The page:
Today is National Science Fiction Day in the U.S., so it feels a bit like a communal unbirthday for every author who writes weird fiction speculating about what might happen. I took a stroll around the virtual office to talk with some of my colleagues, who are science fiction authors and game designers themselves, and asked them to talk about their personal connections to sci-fi, their inspirations, and what kind of stories interest them.
Alien Mascot, art by Milos Rocenovic
It will probably come as a surprise to no one that my biggest sci-fi influences are largely comedic. I mean, when faced with yawning infinite void of space, you just have to laugh, right? For me, it probably started with The Hitchhiker’s Guide to the Galaxy in all its forms: books, radio play, text adventure, BBC series, and eventually, major motion picture. There’s something so relatable about a hapless Earthling being thrust into a galactic adventure of stolen spaceships, time travel, and bureaucracy. From there, I would find Space Quest (featuring the first space janitor?), Red Dwarf (“Everybody’s. Dead. Dave.”), Callahan’s Crosstime Saloon (though that series is more a vehicle for puns than anything else), and Futurama (best math jokes in the biz!). The goofier episodes of The X-Files and Farscape are among my favorite. More recently, Galaxy Quest and Lower Decks have taken their shots at that most venerable of sci-fi institutions, Star Trek. Much of comedic sci-fi lovingly pokes fun at its own genre or points at the foibles of the present through a sci-fi lens. And that’s the kind of influence I try to bring to Starfinder when appropriate. Our iconic biohacker hosts a family-friendly science-oriented vidshow that often leads to more danger than it should. A group of skittermanders rescue their vesk boss from a dangerous massage machine. I love adding those sorts of touches, and I hope you enjoy them too! I can’t wait for you to see what’s next!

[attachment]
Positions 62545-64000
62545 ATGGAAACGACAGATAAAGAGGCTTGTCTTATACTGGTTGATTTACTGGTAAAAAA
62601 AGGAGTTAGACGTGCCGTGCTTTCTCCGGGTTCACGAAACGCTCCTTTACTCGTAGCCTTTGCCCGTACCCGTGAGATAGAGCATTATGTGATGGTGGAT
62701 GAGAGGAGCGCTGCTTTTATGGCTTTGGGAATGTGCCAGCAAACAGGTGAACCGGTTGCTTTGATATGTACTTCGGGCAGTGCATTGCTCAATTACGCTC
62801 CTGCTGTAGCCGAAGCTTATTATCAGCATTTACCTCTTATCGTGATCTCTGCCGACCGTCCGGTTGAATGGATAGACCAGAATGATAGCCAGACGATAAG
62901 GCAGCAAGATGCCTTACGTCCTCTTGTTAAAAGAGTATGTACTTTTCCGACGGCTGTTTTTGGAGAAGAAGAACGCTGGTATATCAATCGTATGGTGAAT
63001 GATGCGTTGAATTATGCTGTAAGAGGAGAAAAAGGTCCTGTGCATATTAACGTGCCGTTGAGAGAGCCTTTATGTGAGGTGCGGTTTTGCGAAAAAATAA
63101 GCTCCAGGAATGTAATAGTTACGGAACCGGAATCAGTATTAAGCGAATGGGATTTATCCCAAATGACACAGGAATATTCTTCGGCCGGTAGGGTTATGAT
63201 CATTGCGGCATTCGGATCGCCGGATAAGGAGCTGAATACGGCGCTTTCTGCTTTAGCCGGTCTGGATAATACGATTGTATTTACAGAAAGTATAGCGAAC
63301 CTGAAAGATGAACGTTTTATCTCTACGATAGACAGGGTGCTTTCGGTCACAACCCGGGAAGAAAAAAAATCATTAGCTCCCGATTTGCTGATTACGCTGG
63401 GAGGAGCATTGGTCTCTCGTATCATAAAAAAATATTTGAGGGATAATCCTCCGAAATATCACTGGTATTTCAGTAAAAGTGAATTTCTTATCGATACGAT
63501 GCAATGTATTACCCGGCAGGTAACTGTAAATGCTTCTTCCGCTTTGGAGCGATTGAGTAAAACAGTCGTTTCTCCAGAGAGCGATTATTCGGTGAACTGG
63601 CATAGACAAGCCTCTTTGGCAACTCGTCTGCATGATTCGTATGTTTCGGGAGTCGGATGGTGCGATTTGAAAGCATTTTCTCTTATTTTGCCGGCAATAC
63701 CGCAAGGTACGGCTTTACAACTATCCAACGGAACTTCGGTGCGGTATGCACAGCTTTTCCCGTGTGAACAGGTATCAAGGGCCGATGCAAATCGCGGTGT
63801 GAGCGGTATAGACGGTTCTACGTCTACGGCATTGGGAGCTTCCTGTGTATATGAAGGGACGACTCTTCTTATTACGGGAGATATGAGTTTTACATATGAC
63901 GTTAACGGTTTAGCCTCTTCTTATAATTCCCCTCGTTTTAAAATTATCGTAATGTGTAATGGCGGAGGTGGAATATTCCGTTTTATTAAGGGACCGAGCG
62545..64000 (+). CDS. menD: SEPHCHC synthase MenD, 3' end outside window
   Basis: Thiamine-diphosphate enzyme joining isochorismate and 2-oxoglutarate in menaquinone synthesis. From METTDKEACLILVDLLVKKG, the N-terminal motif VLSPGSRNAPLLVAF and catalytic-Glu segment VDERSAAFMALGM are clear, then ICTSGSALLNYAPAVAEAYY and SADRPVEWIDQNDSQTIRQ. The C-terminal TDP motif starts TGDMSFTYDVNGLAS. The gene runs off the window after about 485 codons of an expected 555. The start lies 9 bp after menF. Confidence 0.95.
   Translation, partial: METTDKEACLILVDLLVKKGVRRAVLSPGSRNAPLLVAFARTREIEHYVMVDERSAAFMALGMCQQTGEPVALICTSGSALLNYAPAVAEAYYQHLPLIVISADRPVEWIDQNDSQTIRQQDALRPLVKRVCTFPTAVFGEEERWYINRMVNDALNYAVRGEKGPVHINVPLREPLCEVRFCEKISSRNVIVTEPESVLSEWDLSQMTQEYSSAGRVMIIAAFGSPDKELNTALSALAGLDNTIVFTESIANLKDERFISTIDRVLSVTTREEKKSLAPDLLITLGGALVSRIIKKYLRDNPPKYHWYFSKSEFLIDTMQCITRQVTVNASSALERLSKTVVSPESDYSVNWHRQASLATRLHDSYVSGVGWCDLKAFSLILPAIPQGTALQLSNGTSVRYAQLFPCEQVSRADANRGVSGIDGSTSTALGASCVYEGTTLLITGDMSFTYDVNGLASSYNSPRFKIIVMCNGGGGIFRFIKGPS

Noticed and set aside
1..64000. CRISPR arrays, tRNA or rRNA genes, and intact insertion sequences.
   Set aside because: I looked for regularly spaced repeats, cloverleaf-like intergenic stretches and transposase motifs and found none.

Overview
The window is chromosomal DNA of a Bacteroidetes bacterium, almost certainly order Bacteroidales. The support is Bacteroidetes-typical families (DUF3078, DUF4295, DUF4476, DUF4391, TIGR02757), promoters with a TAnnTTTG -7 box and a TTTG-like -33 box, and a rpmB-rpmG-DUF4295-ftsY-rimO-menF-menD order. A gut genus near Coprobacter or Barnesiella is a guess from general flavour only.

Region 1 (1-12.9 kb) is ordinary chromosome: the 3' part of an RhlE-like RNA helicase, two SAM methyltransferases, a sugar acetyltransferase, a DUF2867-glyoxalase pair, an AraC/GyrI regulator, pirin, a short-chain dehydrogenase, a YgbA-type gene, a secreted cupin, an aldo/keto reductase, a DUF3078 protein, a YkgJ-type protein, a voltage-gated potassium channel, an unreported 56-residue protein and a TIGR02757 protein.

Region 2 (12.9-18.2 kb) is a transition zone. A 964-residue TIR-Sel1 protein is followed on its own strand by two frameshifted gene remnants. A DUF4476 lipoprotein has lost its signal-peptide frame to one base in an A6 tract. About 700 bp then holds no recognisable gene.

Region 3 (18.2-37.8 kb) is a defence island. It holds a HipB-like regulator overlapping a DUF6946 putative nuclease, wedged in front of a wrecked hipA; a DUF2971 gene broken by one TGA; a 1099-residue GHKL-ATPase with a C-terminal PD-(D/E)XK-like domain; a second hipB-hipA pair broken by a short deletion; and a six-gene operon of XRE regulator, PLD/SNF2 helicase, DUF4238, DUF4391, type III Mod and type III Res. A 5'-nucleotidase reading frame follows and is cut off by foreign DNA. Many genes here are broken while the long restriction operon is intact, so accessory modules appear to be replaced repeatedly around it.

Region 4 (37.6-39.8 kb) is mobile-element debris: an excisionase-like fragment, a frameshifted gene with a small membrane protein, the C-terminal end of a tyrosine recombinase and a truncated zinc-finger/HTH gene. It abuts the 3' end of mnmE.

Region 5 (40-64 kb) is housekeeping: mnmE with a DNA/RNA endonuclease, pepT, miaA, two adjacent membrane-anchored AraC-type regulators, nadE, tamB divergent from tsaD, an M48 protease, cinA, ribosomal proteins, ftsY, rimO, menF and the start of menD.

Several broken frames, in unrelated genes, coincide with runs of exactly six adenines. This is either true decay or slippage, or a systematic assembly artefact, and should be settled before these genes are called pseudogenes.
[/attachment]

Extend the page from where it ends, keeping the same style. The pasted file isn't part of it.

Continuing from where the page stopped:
Starfinder Development Manager
Android, art by Mark Molnar
My dad got me into science fiction at an early age, with Heinlein’s Rocket Ship Galileo. Heinlein wrote a YA science fiction novel every year, just in time for Christmas. It was a smart strategy. I don’t know how many of those books I read: Have Spacesuit Will Travel, The Star Beast, The Moon is a Harsh Mistress. In high school, I had my first actual class on science fiction, which introduced me to everything from Asimov and John Carter to Riverworld and Chalker’s Well of Souls; predictably, my final project was a Well of Souls wargame I designed myself. In fact, by this point, my science fiction intake was starting to be determined as much by games as by novels; I spent my rainy days pouring over Traveler’s Imperium, rolling random mutations in Gamma World, and playing Star Fleet Battles. When I got to college, I wandered the campus bookstore looking for stuff I’d never heard of before, and that got me to Phil Dick’s Man in the High Castle and the Mirrorshades anthology, which broke open the cyberpunk genre. It took me a couple of tries to figure out Dune. As a graduate student, I studied science fiction under the great and much-missed Dr. George Slusser, curator of the University of California Riverside’s Eaton Collection, one of the largest collections of SF in the world. One day, on my way out of class, I told Slusser, “You know, I want your job.” He said to me, “Stick around here long enough, you might get it.” When he passed in 2014, I applied for that gig. I didn’t get it, but no regrets. Now, I get to make science fiction instead of curate it, and some of the things I’ve made are on the shelves of the Eaton Collection. I’ll take that deal.